Data leaked by anonymous hacktivists put Sri Lankans at risk of cybercrime

As the massive protests against Sri Lankan President Gotabaya Rajapaksa entered their eighth week last month, the hacktivist collective Anonymous showed its support – in a way that alarmed cybersecurity experts and the general public alike. is asked if the organization was doing more harm than good.

On April 20, Anonymous, the decentralized collective of internet activists, hit the websites of the Ceylon Electricity Board, the Sri Lankan Police and the Ministry of Immigration and Emigration using denial of service attacks distributed (DDoS). Twitter handles affiliated with Anonymous said the group launched the #OpSriLanka hashtag in support of the people and was “declare a cyber war against the government.”

Many Sri Lankans had called on the group to intervene, using the hashtag #AnonymousSaveSriLanka on social media. But as part of the attack, anonymous hackers publicly shared thousands of usernames, passwords and email addresses from the Sri Lanka Scholar Database, a private portal that connects students to various higher education institutions and uses the official domain”. lk”. The Pirates posted similar information on agents registered with the Sri Lanka Bureau of Overseas Employment (SLBFE).

“What’s the point of hacking SLBFE?” This website includes[s] details of innocent Sri Lankan employees working overseas. [Rajapaksas] won’t hide their secrets in SLBFE”, a A Twitter user asked.

In addition to violating the privacy of ordinary Sri Lankans, the leaks also put them at risk of cybercrime and phishing attacks, said technology law specialist Ashwini Natesan. Rest of the world.

These people continue to be at risk because “unless fixed, another hacker can access the same database and collect employee passport details and other personally identifiable information, which can be sold on the dark web for around $50,” cybersecurity specialist Asela Waidyalankara Told Rest of the world. “These details can then be used for a number of cybercrimes, such as identity theft.”

In addition to the data leak, a Twitter account affiliated with the Ghost Squad, a politically motivated hacktivist team that is part of Anonymous, shared strategies for attacking the state-owned National Savings Bank, semi-government mobile service provider Mobitel and the digital platform provided by Sri Lanka Telecom for locals to get appointments with doctors. Waidyalankara said that fortunately these systems were not hacked. “If this had taken place, it would have revealed sensitive medical data on individuals.”

Experts say Anonymous’ attack exposed shortcomings in Sri Lanka’s cybersecurity infrastructure at a time when the country is facing the worst economic crisis since its independence in 1948.

Sri Lanka is in economic shambles because foreign remittances have slowed, tourism revenues have suffered from the pandemic, high global oil and gas prices are making everyday life expensive and the government is struggling to borrow from international lenders because of massive foreign debt. Costs of essential goods have soared in the island nation, along with daily power cuts, leading to ongoing anti-government protests across the country.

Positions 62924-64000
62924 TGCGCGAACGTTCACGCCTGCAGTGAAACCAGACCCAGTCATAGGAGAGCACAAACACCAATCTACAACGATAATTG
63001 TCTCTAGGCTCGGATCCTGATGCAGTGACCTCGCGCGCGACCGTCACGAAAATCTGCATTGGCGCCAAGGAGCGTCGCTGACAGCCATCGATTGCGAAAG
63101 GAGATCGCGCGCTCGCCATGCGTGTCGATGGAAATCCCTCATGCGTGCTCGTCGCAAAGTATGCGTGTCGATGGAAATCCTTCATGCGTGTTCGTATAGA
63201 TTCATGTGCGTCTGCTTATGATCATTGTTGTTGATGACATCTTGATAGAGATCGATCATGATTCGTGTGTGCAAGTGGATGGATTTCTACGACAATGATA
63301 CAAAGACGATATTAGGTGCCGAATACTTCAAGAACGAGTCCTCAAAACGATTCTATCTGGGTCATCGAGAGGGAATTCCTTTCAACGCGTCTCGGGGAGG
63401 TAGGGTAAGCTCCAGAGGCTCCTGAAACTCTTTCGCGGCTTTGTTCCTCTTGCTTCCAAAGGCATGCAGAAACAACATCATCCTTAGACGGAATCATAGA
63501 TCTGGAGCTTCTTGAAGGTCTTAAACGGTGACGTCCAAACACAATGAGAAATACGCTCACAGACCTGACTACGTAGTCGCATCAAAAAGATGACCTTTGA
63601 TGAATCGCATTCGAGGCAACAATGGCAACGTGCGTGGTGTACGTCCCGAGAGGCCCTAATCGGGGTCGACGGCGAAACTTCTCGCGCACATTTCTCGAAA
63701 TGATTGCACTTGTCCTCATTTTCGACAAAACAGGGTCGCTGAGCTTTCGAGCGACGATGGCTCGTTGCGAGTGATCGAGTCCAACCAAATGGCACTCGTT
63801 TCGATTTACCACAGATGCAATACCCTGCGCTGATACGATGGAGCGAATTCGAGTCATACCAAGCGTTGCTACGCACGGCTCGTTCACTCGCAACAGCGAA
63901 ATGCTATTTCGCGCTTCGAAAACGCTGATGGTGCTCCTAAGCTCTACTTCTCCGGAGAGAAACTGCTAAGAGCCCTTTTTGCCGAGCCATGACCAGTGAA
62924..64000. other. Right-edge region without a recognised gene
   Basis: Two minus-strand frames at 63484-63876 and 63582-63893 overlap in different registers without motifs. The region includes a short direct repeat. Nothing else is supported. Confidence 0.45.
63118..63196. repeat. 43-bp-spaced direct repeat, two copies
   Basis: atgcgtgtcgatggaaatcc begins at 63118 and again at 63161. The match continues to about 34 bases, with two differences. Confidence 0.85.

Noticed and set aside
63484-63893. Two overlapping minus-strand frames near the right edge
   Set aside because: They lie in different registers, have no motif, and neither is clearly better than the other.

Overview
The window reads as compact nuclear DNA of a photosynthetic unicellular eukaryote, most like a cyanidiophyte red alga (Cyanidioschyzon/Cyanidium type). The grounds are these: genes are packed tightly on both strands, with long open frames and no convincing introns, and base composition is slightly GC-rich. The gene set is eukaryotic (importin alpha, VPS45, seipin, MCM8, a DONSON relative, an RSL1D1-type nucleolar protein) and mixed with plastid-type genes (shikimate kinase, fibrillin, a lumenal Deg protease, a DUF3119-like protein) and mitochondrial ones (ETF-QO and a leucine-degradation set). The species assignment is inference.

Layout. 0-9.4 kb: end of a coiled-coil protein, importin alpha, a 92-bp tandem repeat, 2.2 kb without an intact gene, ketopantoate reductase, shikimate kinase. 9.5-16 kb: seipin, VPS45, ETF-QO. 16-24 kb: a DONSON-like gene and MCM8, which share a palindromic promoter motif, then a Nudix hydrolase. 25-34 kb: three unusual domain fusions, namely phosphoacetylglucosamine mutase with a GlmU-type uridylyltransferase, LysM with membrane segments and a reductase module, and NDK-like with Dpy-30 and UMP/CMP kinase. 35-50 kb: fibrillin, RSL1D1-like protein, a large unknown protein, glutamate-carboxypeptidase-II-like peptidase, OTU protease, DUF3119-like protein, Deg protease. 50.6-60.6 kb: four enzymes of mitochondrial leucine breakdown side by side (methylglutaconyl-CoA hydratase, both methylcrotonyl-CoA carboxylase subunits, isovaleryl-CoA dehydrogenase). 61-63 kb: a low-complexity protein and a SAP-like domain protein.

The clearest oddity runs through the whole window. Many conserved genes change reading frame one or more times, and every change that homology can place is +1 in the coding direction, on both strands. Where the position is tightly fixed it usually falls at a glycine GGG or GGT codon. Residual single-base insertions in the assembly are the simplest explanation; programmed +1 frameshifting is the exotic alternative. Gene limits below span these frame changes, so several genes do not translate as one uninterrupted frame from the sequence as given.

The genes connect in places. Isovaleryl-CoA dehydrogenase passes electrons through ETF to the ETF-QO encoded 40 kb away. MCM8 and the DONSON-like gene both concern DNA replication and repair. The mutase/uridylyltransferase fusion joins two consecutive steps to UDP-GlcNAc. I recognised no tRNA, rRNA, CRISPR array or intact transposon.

Given these circumstances, the government may not have the wherewithal to prioritize cybersecurity, which can leave its citizens vulnerable to future threats, experts have said. In March, the Sri Lankan parliament passed data protection legislation, which has not yet entered into force. “The Data Protection Act provides for the protection of personal data against misuse and misuse and has put in place the necessary notification processes. However, it has still not entered into force and the Data Protection Authority has not yet been established under the law,” Natesan said.

Sri Lanka’s technology ministry is “constantly taking extensive precautions against cyberattacks, and these will be further enhanced,” Secretary Jayantha de Silva said. Rest of the world.

If the government prioritizes cybersecurity, it will use taxpayers’ money to limit the damage, “so I don’t see how this attack contributes to the overall cause of the protests,” Waidyalankara said. The true impact of this cyberattack will be understood much later, Waidyalankara added. “If the country’s threat profile for cyberattacks was low to medium before, it would now be between medium and high.”

Meanwhile, the Anonymous attack is being used by some to spread misinformation. On April 22, a Facebook page called Lanka E News published an article in which they claimed to disclose the “hidden wealth” of the ruling Rajapaksa family. Lanka E News said this information was leaked by Anonymous during the cyberattack.

The message, which did not contain hyperlinks to data dumps or documents, claimed that the media houses and popular media personalities who reported on the economic crisis and the protests are implicated in the underhanded dealings of the Rajapaksa family.

Social media analyst Sanjana Hattotuwa, who researched the post, flagged it for “narrative corruption”. Hattotuwa discovered that the message was posted by different accounts at the same time, one of the “inauthentic spread signals”. This is an example of pro-government spreading of disinformation, seeking to derail the movement against President Rajapaksa, Hattotuwa said, adding that “the prevailing public belief that Rajapaksas are corrupt is being instrumentalized.” [by the creator]. “The post was shared on a number of Facebook groups supporting the anti-government protests, including ‘GoHomeGota2022’, which has over 300,000 followers.

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